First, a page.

Launched in 2005, the ALUP has received about $12 million over five years from agencies including Bunge Milling, Alberta Agricultural Research Institute, Alberta Canola Producers Commission, Alberta Crop Industry Development Fund, Alberta Agriculture and Food, National Science and Engineering Research Council of Canada, Institute for Food and Agricultural Science Alberta, Agriculture and Agri-Food Canada, and the University of Alberta.
“The ALUP is evolving as a centre of excellence in lipid research and development,” says Ed Phillipchuk of Alberta Agriculture and Food’s Bio-Industrial Development Branch. “Our primary objective is to take the scientific ideas to the product stage and the product stage to commercialization.” The canola-into-plastics research is the ALUP’s first venture into commercializing one of its scientific successes.
The Alberta Bioplastics Network (ABN) was created specifically to shepherd the canola plastic technology through to commercialization. This multi-agency network includes the University of Alberta, Alberta Canola Producers Commission (ACPC), Alberta Agriculture and Food (AAF), Alberta Research Council, Agriculture and Agri-Food Canada, Alberta Economic Development and Environment Canada.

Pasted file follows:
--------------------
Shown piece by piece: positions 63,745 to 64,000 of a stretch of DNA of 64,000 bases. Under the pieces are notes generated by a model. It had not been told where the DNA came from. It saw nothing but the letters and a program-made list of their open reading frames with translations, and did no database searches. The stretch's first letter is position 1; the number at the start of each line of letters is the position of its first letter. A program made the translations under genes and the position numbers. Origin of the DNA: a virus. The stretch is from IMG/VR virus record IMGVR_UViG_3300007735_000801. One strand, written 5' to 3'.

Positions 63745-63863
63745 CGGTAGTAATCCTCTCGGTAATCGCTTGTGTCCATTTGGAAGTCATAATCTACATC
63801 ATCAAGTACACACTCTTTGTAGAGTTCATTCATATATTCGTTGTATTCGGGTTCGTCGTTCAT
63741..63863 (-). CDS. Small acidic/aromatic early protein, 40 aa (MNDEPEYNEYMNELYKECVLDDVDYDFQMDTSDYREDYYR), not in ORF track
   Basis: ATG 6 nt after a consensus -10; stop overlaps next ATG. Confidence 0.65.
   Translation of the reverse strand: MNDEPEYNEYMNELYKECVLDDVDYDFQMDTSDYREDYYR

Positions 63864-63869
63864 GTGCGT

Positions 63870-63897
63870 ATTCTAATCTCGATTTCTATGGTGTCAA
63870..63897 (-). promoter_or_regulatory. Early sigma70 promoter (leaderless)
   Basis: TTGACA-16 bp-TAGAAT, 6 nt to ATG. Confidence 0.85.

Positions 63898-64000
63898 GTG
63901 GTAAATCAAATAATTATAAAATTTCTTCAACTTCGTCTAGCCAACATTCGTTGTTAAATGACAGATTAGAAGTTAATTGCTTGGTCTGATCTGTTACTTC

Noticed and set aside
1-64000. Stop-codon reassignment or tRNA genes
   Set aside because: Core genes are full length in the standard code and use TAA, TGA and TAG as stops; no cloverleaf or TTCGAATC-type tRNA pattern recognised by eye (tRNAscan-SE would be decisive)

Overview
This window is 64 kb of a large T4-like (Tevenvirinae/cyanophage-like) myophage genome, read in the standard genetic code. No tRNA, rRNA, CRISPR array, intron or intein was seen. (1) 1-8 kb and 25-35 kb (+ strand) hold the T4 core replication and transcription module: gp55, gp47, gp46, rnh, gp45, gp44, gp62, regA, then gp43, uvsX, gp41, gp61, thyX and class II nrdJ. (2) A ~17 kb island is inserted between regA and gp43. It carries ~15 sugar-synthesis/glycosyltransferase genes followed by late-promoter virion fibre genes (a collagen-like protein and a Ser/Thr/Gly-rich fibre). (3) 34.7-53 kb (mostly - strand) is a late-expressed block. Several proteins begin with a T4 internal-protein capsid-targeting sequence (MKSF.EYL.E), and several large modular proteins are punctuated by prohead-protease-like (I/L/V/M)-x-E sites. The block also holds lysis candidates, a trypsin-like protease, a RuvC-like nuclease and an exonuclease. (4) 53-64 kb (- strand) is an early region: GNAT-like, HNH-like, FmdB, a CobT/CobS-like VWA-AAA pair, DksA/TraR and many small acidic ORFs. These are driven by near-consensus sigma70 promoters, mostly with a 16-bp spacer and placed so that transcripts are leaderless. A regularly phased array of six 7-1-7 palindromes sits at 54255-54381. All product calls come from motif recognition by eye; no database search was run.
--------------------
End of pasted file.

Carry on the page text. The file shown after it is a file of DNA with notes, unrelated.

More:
“Innovation doesn’t just happen because someone has a good idea. The ABN was created to get all of the parts of the value chain working together to achieve the end result,” says Ward Toma, ACPC’s general manager. To achieve this, the ABN has four teams: science; technology scale-up; marketing and investment analysis; and policy, regulations and environmental impacts.
“We have really hit upon a group of people who have stayed with us through the meandering fortunes of developing a technology like this,” notes Narine, who is also director of the ABN. He credits the progress made so far to the articulate, enthusiastic people involved in the ABN who are championing the technology.